MEGAN M. v. MATTHEW M., et al.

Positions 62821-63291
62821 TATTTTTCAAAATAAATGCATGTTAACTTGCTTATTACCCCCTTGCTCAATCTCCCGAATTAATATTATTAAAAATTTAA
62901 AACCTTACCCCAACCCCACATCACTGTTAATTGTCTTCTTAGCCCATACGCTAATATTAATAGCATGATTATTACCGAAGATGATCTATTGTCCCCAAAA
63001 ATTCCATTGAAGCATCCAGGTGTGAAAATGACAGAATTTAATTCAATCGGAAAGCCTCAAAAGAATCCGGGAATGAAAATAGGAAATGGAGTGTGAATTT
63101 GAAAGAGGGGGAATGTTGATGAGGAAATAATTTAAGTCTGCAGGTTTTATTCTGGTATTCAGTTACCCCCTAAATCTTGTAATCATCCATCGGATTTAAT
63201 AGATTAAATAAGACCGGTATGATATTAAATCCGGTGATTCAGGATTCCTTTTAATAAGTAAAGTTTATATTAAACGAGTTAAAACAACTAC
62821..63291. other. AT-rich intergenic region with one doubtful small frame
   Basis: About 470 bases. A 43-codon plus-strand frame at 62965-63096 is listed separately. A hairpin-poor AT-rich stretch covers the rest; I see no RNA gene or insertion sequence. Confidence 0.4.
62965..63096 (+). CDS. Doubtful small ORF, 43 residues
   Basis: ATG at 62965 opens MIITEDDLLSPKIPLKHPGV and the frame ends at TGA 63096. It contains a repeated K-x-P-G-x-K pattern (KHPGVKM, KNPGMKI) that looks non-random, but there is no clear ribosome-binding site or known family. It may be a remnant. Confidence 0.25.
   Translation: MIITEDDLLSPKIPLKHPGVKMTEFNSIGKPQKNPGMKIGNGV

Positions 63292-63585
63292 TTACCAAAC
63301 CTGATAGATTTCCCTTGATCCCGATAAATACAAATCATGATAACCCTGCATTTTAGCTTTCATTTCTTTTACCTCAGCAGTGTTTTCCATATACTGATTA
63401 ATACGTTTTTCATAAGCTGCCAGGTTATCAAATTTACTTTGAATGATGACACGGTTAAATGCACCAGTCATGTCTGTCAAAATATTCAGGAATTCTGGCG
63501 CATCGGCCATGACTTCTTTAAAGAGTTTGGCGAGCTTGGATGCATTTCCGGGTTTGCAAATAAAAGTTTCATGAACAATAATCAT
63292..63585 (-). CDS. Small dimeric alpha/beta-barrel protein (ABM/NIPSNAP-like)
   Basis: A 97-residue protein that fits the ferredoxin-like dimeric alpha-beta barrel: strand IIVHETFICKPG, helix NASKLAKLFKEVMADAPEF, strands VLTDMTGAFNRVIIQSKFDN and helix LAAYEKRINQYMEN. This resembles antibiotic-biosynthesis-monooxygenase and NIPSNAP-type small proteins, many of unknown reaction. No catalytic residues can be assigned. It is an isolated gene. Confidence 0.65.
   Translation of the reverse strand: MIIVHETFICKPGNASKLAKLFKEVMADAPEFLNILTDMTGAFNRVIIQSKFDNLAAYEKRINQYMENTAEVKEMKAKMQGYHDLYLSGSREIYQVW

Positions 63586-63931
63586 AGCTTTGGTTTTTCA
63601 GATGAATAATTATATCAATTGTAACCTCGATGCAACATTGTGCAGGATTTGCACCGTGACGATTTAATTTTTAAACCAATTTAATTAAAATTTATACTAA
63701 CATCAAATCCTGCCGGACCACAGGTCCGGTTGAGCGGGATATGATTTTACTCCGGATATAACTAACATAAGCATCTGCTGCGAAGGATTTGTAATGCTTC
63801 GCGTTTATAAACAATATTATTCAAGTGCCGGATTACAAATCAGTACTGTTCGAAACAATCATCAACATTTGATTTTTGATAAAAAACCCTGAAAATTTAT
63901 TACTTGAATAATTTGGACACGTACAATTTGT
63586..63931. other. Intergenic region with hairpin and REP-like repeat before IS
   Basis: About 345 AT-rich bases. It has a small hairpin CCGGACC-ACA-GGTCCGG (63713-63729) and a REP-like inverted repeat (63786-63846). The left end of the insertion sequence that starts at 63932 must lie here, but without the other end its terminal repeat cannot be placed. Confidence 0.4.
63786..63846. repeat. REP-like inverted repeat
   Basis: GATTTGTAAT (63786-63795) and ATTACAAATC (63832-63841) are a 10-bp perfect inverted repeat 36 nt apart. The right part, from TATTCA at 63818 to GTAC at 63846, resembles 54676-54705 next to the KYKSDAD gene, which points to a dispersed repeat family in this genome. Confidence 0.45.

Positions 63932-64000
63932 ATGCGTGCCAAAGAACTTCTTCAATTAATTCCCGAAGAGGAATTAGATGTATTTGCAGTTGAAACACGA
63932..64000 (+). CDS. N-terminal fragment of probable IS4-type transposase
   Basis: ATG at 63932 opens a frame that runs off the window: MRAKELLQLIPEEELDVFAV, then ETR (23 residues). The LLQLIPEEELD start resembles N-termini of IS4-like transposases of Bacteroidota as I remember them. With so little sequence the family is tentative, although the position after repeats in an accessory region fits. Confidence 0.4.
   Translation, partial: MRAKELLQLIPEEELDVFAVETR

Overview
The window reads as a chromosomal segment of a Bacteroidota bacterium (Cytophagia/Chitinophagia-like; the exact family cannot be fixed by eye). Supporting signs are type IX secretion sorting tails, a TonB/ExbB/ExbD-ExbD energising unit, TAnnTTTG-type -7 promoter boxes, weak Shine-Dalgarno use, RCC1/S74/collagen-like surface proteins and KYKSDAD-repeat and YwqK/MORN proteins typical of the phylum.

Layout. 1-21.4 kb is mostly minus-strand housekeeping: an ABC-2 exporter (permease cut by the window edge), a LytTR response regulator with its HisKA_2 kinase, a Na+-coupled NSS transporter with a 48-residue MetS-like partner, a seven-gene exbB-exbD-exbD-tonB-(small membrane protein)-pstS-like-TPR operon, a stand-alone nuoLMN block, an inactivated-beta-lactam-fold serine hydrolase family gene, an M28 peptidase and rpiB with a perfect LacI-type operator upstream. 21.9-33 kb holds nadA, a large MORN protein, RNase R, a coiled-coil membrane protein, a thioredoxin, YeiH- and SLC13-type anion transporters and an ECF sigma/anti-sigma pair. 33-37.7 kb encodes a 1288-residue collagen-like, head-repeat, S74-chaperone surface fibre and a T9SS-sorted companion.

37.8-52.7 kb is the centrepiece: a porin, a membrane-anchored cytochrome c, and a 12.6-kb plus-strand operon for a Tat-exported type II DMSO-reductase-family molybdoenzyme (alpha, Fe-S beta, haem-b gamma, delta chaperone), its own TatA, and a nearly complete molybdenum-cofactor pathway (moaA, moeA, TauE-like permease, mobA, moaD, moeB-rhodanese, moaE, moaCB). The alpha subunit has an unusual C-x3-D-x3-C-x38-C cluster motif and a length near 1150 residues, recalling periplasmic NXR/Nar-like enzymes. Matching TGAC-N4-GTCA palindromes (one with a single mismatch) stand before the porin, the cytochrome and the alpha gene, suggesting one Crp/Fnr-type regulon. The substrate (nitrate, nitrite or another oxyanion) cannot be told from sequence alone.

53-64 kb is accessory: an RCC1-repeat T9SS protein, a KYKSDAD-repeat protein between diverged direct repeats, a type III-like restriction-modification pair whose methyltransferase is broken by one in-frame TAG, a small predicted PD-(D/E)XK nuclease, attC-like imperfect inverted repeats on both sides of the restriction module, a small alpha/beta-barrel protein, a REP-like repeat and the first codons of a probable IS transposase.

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NOTICE: NOT FOR OFFICIAL PUBLICATION. UNDER ARIZONA RULE OF THE SUPREME COURT 111(c), THIS DECISION IS NOT PRECEDENTIAL AND MAY BE CITED ONLY AS AUTHORIZED BY RULE. IN THE ARIZONA COURT OF APPEALS DIVISION ONE MEGAN M., Appellant, v. MATTHEW M., M.M., M.M., Appellees. No. 1 CA-JV 18-0105 FILED 9-4-2018 Appeal from the Superior Court in Maricopa County No. JS518322 The Honorable Shellie F. Smith, Judge Pro Tempore AFFIRMED COUNSEL Czop Law Firm PLLC, Higley By Steven Czop Counsel for Appellant Rubin & Ansel PLLC, Scottsdale By Yvette D. Ansel Counsel for Appellee Gutierrez Law PLC, Phoenix By Gina E. Gutierrez Guardian Ad Litem for Children MEGAN M. v. MATTHEW M., et al. Decision of the Court MEMORANDUM DECISION Chief Judge Samuel A. Thumma delivered the decision of the Court, in which Judge Kent E. Cattani and Judge Maria Elena Cruz joined. T H U M M A, Chief Judge: ¶1 Megan M. (Mother) appeals from the superior court’s order terminating her parental rights to her biological children. Because Mother has shown no error, the order is affirmed. FACTS1 AND PROCEDURAL HISTORY ¶2 Mother and Matthew M. (Father) are the natural parents of two boys, M.M., born in 2007, and M.M., born in 2011. During the parents’ six-year marriage, Mother abused alcohol and marijuana. In February 2013, Father filed for dissolution. The court entered temporary orders allowing Mother unsupervised parenting time. At the end of Mother’s first visit, Father found her inebriated and unconscious while the younger boy struggled to stay afloat in a swimming pool. Father pulled him to safety and called the police. When driving away, Mother was arrested. ¶3 In October 2013, Mother pled guilty to driving under the influence of alcohol and child endangerment and was placed on probation. The terms of Mother’s probation required her to submit to substance abuse testing and treatment and to have no contact with the children. Despite that restriction, Father supervised some visits for her until October 2014. That month, Mother was charged with violating her probation by failing to regularly submit to substance abuse testing and treatment and for, as Mother testified at trial, submitting “[a] dirty drug test.” ¶4 In February 2015, Mother began a six-month substance abuse treatment program that she successfully completed in August 2015. Two months later, she completed probation and the no-contact order was lifted. This court views the evidence in a light most favorable to sustaining the superior court’s findings. See Manuel M. v. Ariz. Dep’t of Econ. Sec., 218 Ariz. 205, 207 ¶ 2 (App. 2008). 1 2 MEGAN M. v. MATTHEW M., et al. Decision of the Court ¶5 The court in the family matter then appointed a therapeutic interventionist to help the parents co-parent the children and to supervise any future visits with Mother.2 The court also required Mother to submit to drug and alcohol testing at TASC. Between November 2015 and October 2016, Mother tested negative at TASC at times, but she also missed numerous tests or submitted diluted samples. Mother stopped testing at TASC after October 2016. Because Mother did not comply with the court’s TASC testing requirement, she never established parenting time with the children and, by the time of trial, had not seen them for three years. ¶6 In February 2017, Father filed a petition to terminate Mother’s parental rights on the grounds of abandonment, neglect and chronic substance abuse. See Ariz. Rev. Stat. (A.R.S.) §§ 8-533(B)(1)-(3) (2018).3 In March 2017, Mother submitted to a hair follicle test for ethyl glucuronide (an alcohol metabolite) and four urinalysis drug tests through her own providers. Those tests were negative, but one of them noted low creatinine levels, indicating possible dilution. She submitted one more negative drug test in May and sent the children some cards, emails, and gifts. ¶7 After a contested termination adjudication in January 2018, the court terminated Mother’s parental rights on the grounds alleged, also finding that termination was in the best interests of the children. This court has jurisdiction over Mother’s timely appeal pursuant to Article 6, Section 9, of the Arizona Constitution, A.R.S. §§ 8-235(A), 12-2101(A) and 12120.21(A)(1) and Ariz. R.P. Juv. Ct. 103-104. DISCUSSION ¶8 As applicable here, to terminate parental rights, a court must find by clear and convincing evidence at least one statutory ground articulated in A.R.S. § 8–533(B) and must find by a preponderance of the evidence that termination is in the best interests of the child. See Kent K. v. Bobby M., 210 Ariz. 279, 288 ¶ 41 (2005); Michael J. v. Ariz. Dep’t of Econ. Sec., 196 Ariz. 246, 249 ¶ 12 (2000). Because the superior court “is in the best position to weigh the evidence, observe the parties, judge the credibility of Mother progressed with two different therapeutic interventionists. However, as Mother advanced towards her first session with the children, the service stopped when she submitted a diluted sample for drug testing. 2 Absent material revisions after the relevant dates, statutes and rules cited refer to the current version unless otherwise indicated. 3 3 MEGAN M. v. MATTHEW M., et al. Decision of the Court witnesses, and resolve disputed facts,” this court will affirm an order terminating parental rights so long as it is supported by reasonable evidence. Jordan C. v. Ariz. Dep’t of Econ. Sec., 223 Ariz. 86, 93 ¶ 18 (App. 2009) (citation omitted). ¶9 Mother argues insufficient evidence supports the chronic substance abuse finding because she submitted several negative drug and alcohol tests after submitting to substance abuse treatment. By statute, a court may terminate parental rights if it finds by clear and convincing evidence “[t]hat the parent is unable to discharge parental responsibilities because of . . . a history of chronic abuse of dangerous drugs, controlled substances or alcohol and there are reasonable grounds to believe that the condition will continue for a prolonged indeterminate period.” A.R.S. § 8533(B)(3). “Chronic” drug use need not be constant, but must be longlasting. Raymond F. v. Ariz. Dep’t of Econ. Sec., 224 Ariz. 373, 377 ¶ 16 (App. 2010). Periods of temporary abstinence from drugs are insufficient to outweigh a parent’s significant history of abuse. Id. at 379 ¶ 29. Further, a child’s interest in permanency prevails over a parent’s uncertain battle with addiction. Jennifer S. v. Dep’t of Child Safety, 240 Ariz. 282, 287 ¶ 17 (App. 2016). ¶10 Mother’s argument that she tested negative at times after completing treatment overlooks that she also regularly missed testing or submitted diluted tests, creating a reasonable inference that she had not resolved her substance abuse issues. In addition, Father testified that during the parents’ six-year marriage, Mother abused alcohol and marijuana, even while parenting the children. Father noted that after the younger son’s birth, Mother’s substance abuse escalated, testifying Mother’s “drinking became extreme. [He] would find her passed out in the garage[,] outside, different places in the house. [He would] find bottles and beer cans all over the house.” When asked how often Mother used marijuana, Father testified that it was “all day long, from wake to sleep” and that she was spending “hundreds [of dollars] a week” buying it. According to Father, Mother’s “constant abuse of alcohol and drugs” created an unsafe environment for the children. ¶11 Mother seeks to discount this testimony, arguing that it was only Father’s “belief[]” that she was abusing substances and therefore insufficient to establish a chronic history. However, Father testified to his personal observations while living with Mother for years, and the superior court at trial (not this court on appeal) was in the best position to weigh this evidence and assess credibility. See Demetrius L. v. Joshlynn F., 239 Ariz. 1, 3 ¶ 9 (2016). Moreover, although Mother disputed the extent of her substance 4 MEGAN M. v. MATTHEW M., et al. Decision of the Court abuse during the marriage, she admitted that marijuana was her drug of choice and that she would smoke it “pretty regularly.” She also admitted that she had been drinking alcohol since high school and that her consumption became a problem. ¶12 Reasonable evidence also supports the court’s finding that Mother’s chronic use of drugs or alcohol rendered her unable to safely parent the children. During Mother’s first unsupervised visit with the children, she drank heavily and fell unconscious while they were in or near the swimming pool. Father was unable to reach Mother by phone or get her to answer the door. When he finally reached the backyard, he saw the younger boy (then two-and-a-half years old) “floating in the pool. His floaties were up to his wrist. He was blue.” After retrieving him from the pool, Father shook Mother for “about a minute” before “she came to and was just reeking of alcohol.” Mother was later convicted of child endangerment and driving under the influence of alcohol. ¶13 This incident occurred four years before the trial in this case, but even afterwards, Mother battled with addiction. She failed to submit to regular substance abuse testing and treatment for probation and admitted that she submitted “[a] dirty drug test” in October 2014. Father testified that around the same time, he observed her “drunk and high.” It was not until February 2015 — after an ultimatum from the court — that Mother entered a substance abuse treatment facility. There, her initial drug tests were positive for ketamine, bath salts, marijuana and spice. ¶14 To her credit, Mother had no more positive drug or alcohol tests at that facility after April 2015, and she successfully completed the program. She also successfully completed probation and progressed towards supervised visits with the children. The final step Mother needed to take was to successfully provide four consecutive negative drug tests (and weekly alcohol testing thereafter) through TASC. In ordering this requirement, the court explained to Mother that it would treat any missed or diluted tests as testing positive for prohibited substances. ¶15 In November 2015, however, Mother missed a test and then, the next week, submitted a diluted sample. As a result, the court suspended Mother’s parenting time until she established the requisite sobriety. In March 2016 (before Mother established any parenting time), she again missed a test and, a week later, submitted a diluted sample. Consequently, in April 2016, the court suspended Mother’s therapeutic intervention service. It allowed her to reinstate the service only if she provided two consecutive negative drug tests. 5 MEGAN M. v. MATTHEW M., et al. Decision of the Court ¶16 In June 2016, Mother submitted another diluted sample, and her therapeutic intervention service automatically halted. Between July and October 2016, Mother submitted two more diluted samples and eventually stopped testing with TASC.4 Because she did not establish sobriety in the family court case, she never progressed to supervised visits, let alone parenting the children safely, independently and free from impairing substances. ¶17 On this record, the superior court could reasonably conclude that Mother’s substance abuse would continue for a prolonged, indeterminate period. She abused substances for years until she engaged in a treatment program. In the years after that program, she intermittently failed to test or submitted diluted samples, even though her visitation and parental rights were dependent on sobriety and the family court considered diluted or missed tests positive results. Mother has not shown that the superior court erred in terminating her parental rights based on the chronic substance abuse ground. 5 ¶18 Mother next challenges the court’s best interests finding, arguing that “no [detriment] was established in the record” and that the children’s adoption by Father’s wife (Wife) was “too remote” to constitute a benefit. For best interests, Father was required to prove, by a preponderance of the evidence, how the children would benefit from termination or be harmed by the continuation of the parent-child relationship. Maricopa Cty. Juv. Action No. JS-500274, 167 Ariz. 1, 5 (1990). This court reviews such a decision for an abuse of discretion. Mary Lou C. v. Ariz. Dep’t of Econ. Sec., 207 Ariz. 43, 47 ¶ 8 (App. 2004). ¶19 Mother argues that she made some progress with the therapeutic interventionists. Even so, her uncertain struggle with addiction spanned eleven years by the time of the severance trial. She urges that “[t]here is no reason why [Father’s] concerns about Mother could not still Mother’s submission to private drug testing between December 2015 and March 2016 does not change this analysis. The court ordered Mother to test through TASC. Moreover, although she submitted some negative tests to the private facility, she also failed to test during significant periods, including in October and November 2015 and between April 2016 and February 2017. 4 Given this conclusion, the court need not address Mother’s arguments addressing abandonment and neglect. See Jesus M. v. Ariz. Dep’t of Econ. Sec., 203 Ariz. 278, 280 ¶ 3 (App. 2002). 5 6 MEGAN M. v. MATTHEW M., et al. Decision of the Court be heard and considered by the family court.” However, Mother had opportunities to assert her parental rights through that forum. Yet, in the two years after the no-contact order was lifted, she was unable to demonstrate enduring sobriety or establish parenting time with the children. Nor does Mother show how pending family court proceedings preclude a potential severance in juvenile court. ¶20 The record also shows that the benefits of severance were not “too remote.” The children had been living with Father and Wife for threeand-a-half years and they were meeting the children’s needs. The children were doing “exceptionally well in school” and played sports. Father and Wife testified that the children get along very well with Wife, she loved and supported them and they voluntarily called her “mom.” Wife wished to adopt them and testified that she would do so “[b]ecause I love them like they’re my own. And I want to provide a stable life for them.” See Demetrius L., 239 Ariz. at 4 ¶ 12 (“When a current placement meets the child’s needs and the child’s prospective adoption is otherwise legally possible and likely, a juvenile court may find that termination of parental rights, so as to permit adoption, is in the child’s best interests.”). Accordingly, Mother has not shown the court erred in finding that severance was in the children’s best interests. CONCLUSION ¶21 Because Mother has shown no error, the superior court’s order terminating her parental rights to the children is affirmed. AMY M. WOOD • Clerk of the Court FILED: AA 7